Here is the table of contents for the sixth grade text:

1. Ratios and Rates

2. Fractions, Decimals, and Percents

3. Compute with Multi-Digit Numbers

4. Multiply and Divide Fractions

5. Integers and the Coordinate Plane

6. Expressions

7. Equations

8. Functions and Inequalities

9. Area

10. Volume and Surface Area

11. Statistical Measures

12. Statistical Displays

The students appeared to be finishing the test for Chapter 2 that they started yesterday. We just ended the first quarter, so the class ought to be finishing the Chapter 3 Test today, not the Chapter 2 Test. I am currently scheduled to sub in another middle school math class on Monday and Tuesday.

Returning to the U of Chicago text, here's the Chapter 7 Test. As usual, I provide some rationale for the answers.

1. The magnitude, or angle of rotation, is about 90 degrees. Notice that points

*M*,*N*,*O*are collinear, as are*O*,*S*,*T*, in order to encourage students to look at the angle at which these two lines intersect.
2. The justification is: rotations preserve distance. Notice that we have a Reflection Postulate stating that

*reflections*preserve distance, and a rotation is merely the composite of two reflections, each of which preserves distance. Therefore the entire rotation preserves distance as well. Indeed, we see that rotations preserve all four of the ABCD properties, as well as orientation, since the first reflection switches orientation and the second switches it back. Wu proves the properties of rotations independently of the properties of reflections, but in U of Chicago, rotations depend on reflections.
3. Angle

*POP"*measures 180 degrees. The angle of rotation is always double the angle at which the two reflecting lines intersect. Since the reflecting lines are perpendicular, the magnitude is 180.
4. Make sure that the students rotate the triangle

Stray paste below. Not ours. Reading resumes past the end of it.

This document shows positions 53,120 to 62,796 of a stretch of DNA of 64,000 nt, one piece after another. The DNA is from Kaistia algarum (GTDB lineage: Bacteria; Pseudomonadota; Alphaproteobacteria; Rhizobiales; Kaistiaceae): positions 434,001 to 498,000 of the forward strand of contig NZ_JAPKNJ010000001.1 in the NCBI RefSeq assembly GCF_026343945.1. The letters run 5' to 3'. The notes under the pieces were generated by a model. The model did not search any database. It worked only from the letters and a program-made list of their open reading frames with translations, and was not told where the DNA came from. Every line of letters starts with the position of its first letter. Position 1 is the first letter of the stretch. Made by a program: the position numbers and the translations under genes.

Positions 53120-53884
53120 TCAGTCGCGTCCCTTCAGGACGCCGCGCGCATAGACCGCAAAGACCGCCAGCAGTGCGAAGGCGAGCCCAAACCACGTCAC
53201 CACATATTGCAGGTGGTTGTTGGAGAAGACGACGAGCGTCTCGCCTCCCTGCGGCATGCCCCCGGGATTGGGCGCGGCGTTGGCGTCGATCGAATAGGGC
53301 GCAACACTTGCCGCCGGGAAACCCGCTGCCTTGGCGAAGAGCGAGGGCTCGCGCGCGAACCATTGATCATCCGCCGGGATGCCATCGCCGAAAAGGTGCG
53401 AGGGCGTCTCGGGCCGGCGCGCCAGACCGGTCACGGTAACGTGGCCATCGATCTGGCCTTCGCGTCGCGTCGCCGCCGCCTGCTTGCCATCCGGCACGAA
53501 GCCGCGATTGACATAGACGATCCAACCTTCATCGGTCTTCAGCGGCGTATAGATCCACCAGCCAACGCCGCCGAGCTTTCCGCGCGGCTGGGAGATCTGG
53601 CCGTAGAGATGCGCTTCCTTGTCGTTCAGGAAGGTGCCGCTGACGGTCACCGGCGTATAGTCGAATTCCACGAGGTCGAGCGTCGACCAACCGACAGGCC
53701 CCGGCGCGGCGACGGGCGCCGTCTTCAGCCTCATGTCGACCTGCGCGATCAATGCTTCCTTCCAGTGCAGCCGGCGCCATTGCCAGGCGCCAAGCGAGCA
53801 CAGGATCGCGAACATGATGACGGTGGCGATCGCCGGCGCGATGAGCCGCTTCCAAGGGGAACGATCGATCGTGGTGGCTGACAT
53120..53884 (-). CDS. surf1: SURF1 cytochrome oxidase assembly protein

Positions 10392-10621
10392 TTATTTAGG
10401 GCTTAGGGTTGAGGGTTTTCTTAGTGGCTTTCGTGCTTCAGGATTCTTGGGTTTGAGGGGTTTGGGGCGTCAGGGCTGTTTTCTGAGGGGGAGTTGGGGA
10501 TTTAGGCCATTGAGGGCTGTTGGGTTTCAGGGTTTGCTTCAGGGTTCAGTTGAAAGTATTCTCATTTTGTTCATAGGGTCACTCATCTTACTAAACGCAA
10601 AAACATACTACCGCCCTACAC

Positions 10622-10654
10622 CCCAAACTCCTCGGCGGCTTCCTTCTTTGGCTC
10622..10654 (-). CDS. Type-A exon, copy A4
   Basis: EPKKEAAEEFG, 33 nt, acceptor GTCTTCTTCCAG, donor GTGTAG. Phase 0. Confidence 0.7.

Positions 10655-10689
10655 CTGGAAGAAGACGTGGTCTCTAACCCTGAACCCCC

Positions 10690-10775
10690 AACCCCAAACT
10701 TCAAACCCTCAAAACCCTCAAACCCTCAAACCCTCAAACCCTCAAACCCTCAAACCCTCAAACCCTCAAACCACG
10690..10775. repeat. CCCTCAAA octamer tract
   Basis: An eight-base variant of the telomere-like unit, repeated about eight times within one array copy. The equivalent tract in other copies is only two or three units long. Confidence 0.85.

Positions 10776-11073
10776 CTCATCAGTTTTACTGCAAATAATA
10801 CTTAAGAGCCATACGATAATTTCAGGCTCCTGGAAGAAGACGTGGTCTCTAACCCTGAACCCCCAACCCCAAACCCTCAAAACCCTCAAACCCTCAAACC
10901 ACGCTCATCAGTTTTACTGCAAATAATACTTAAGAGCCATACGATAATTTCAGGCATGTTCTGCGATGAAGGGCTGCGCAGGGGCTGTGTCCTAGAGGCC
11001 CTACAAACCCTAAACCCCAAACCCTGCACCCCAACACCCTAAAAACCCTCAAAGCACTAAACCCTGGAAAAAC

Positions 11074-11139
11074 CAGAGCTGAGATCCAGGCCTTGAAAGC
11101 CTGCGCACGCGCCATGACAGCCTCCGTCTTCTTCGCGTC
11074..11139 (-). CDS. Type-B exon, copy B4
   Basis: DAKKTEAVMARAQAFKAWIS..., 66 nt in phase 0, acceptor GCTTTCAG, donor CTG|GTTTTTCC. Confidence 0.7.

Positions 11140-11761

*counterclockwise*, since the angle is positive. (And speaking of positive and negative angles, notice that the answer to Question 1 is positive 90 or negative 90, because it is specified that*MNP*is the preimage and*STU*is the image.) We see that the students are to rotate the equilateral triangle 120 degrees -- and notice that the rotation of an equilateral triangle 120 degrees ends up looking like a translation. This might make the rotation easier to perform, or it could trick the students.
5. Similarly, the rotation of an equilateral triangle 180 degrees ends up looking like a glide reflection.

6. No, since there is no AAA Congruence Theorem.7. Yes, by SAS.

8. Yes, by HL.

9. Yes, by ASA.

10. a. SAS

b. Angle

*G*

c.

~~FG~~

d.

~~EG~~

*11. a. SSS*

b.

*A*<->

*A*,

*B*<->

*D*,

*C*<->

*C*

*12. a. SAS*

b.

*N*<->

*O*,

*O*<->

*Q*,

*P*<->

*R*

*13. 1.*

~~HG~~

2. Vertical Angles Theorem

3. SAS Congruence Theorem (steps 1, 2, 1)

14. This one is tricky because it appears that nothing is given!

Proof:

Statements Reasons

1. Circle

*O*1. Given

2.

*AO*=

*CO*,

*BO*=

*DO*2. Definition of Circle

3. Angle

*AOB*=

*COD*3. Vertical Angles Theorem

4. Triangle

*ABO*=

*CDO*4. SAS Congruence Theorem (steps 2, 3, 2)

15, It's Halloween weekend, so of course there must be a pentagram!

Proof:

Statements Reasons

1. Regular Pentagon

*ABCDE*1. Given

2.

*AB*=

*BC*=

*CD*, 2. Definition of Regular Polygon

Angle

*ABC*=

*BCD*

3. Triangle

*ABC*=

*BCD*3. SAS Congruence Theorem (steps 2, 2, 2)

4.

16. Here's one of my favorites! We are given that the reflection of

*A*is

*B*, so by the definition of reflection,

*m*is the perpendicular bisector of

*AB*, so

*m*is perpendicular to line

*AB*. Similarly, the reflection of

*C*is

*D*, so by the definition of reflection

*, m*is the perpendicular bisector of

*m*is perpendicular to line

*CD*. Therefore, by the Two Perpendiculars Theorem, lines

*AB*and

*CD*are in fact parallel. QED (Notice that in a way, these last few questions are previews of Chapter 5 -- we see that

*ABCD*is an isosceles trapezoid.)

Today is a test day, so there should be some discussion about traditionalists. Well, what can I say that hasn't already been posted all this week with the Common Core elementary math problems going viral this week.

A second problem has appeared this week. A student was asked whether 103 - 28 = 75 is reasonable, but the student lost a point for finding the exact answer rather than subtracting.

Recall that in both cases, I agree with the traditionalists. I understand why so many problems like this appear -- in order to help students who can't perform the standard algorithms. They are frustrating when student who

*can*perform them are asked to answer the Common Core way.

Enjoy your Halloween weekend!

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